KC Live: Blinded By The Light (And Cool Products for Parents made by Parents.)

Actual things that happened before this segment: at 9pm on Sunday I realized I needed a drill to put together the Tot Tower. My husband was on a plane to Chicago and our drill is MIA and probably dead, but luckily my neighbors are an incredibly nice Canadian couple with grown children and the husband was able to come over and help me put it together. He really had the best joke when I said, “thanks! I’ll give you a shoutout tomorrow!” and he said in his endearing Canadian accent, “Oh, hey, don’t do that. I don’t want people saying I was over screwin’ at the neighbors house.”

Cut to Monday morning: after making breakfast for two dogs and two kids, packing lunches, dressing Avery in spirit wear, packing not one, but two halloween costumes for Savannah’s preschool party, showering, doing my full hair and makeup, going over my talking points and loading my car with all of the things for my segment, I was trying to get us out the door to school with my hands full and my plastic cup of crystal light hanging from my teeth (moms know this move) when I stepped down the garage stairs and splashed crystal light DIRECTLY IN MY EYEBALL and all over my face. I was completely blind for 45 seconds as my eye burned with the fire of a thousand suns. My brain went into damage control denial, like, “This is fine. I’ll just wear sunglasses for the segment and go to the ER afterwards. I can totally drive with one eye.” Luckily I regained vision in time to see the tributaries of black eye makeup streaming down the left side of my previously contoured face. But there was NO TIME, so I grabbed an old paper towel off the floor of my car to wipe off the black makeup before it dried, made it to school drop off, then went to the TV station where I had approximately two minutes to fix my face before I was on live TV, 8 minutes into the show.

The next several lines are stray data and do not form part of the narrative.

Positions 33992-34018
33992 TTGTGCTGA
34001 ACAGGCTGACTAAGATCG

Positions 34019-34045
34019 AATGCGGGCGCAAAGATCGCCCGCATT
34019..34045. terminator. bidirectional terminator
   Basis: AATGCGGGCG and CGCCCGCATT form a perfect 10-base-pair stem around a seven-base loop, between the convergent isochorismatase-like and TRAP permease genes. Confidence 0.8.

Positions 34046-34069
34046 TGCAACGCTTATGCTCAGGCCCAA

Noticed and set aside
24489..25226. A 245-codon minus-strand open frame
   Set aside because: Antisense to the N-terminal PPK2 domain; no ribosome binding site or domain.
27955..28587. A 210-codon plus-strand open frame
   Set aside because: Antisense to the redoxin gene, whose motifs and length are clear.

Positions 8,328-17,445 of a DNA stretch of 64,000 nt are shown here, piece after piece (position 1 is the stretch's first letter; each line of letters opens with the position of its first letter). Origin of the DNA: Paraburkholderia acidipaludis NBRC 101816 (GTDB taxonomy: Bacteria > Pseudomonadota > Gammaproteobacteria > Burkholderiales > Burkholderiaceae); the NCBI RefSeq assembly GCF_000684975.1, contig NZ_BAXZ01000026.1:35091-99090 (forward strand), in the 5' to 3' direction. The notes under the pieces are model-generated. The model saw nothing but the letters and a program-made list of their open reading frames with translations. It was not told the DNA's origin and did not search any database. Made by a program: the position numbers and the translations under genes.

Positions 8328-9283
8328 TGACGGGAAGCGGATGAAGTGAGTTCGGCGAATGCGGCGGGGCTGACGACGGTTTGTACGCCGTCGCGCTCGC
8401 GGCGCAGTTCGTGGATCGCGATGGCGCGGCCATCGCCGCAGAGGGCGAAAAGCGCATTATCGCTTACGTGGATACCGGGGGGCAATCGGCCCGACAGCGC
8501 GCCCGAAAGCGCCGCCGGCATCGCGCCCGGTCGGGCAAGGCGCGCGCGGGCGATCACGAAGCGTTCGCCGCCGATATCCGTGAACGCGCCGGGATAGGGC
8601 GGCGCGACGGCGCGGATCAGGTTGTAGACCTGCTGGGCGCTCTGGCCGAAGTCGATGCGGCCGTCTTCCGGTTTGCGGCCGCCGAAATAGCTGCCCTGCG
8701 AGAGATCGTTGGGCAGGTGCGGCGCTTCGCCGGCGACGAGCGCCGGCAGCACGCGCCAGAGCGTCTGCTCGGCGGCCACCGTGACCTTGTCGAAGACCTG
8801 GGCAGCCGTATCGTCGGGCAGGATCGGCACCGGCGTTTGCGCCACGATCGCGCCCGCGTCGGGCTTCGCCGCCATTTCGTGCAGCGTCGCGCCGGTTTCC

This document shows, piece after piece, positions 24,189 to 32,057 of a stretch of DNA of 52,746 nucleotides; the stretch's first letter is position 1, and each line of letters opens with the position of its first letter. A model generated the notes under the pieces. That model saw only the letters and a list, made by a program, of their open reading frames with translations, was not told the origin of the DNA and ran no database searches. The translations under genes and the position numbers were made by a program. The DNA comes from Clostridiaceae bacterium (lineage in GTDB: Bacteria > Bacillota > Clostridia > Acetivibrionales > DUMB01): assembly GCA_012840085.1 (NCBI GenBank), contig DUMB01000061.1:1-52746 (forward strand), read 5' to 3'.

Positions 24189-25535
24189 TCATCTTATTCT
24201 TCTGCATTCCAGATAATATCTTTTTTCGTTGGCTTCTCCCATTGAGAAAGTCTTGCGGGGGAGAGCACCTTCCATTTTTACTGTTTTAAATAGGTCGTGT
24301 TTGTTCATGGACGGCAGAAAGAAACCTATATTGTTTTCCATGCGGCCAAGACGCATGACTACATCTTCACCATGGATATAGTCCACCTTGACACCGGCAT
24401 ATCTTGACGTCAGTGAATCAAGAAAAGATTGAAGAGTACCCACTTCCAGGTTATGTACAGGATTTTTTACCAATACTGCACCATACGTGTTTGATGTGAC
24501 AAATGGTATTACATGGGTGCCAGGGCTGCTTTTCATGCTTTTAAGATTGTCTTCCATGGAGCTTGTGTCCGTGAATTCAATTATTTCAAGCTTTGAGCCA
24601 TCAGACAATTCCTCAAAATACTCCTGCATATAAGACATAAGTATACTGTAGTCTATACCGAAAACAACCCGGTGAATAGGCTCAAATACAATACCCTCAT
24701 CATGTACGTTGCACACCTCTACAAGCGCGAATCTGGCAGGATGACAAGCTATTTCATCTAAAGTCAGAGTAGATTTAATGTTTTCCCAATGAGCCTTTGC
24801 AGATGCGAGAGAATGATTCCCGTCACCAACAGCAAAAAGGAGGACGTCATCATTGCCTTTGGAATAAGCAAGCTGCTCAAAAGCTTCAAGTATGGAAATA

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10 Things I Want To Tell My Teenage Goddaughter

Yesterday my friend came over so I could glam her up for an event, as is tradition. She comes over before one of her fancy galas and we pop a bottle of bubbly and gab while I toddler-in-tiara her like the tyrannical stage mother I repress deep down inside me. Her teenage daughter was in tow yesterday and I was thrilled to find out I’ve been appointed her new Godmother. I even baptized her with a little Prosecco to make it official. Last night I sat down and wrote this to her and I’m sharing it here with permission.

Ten Things To Tell My Teenage GodDaughter

 

Dear Brooklyn,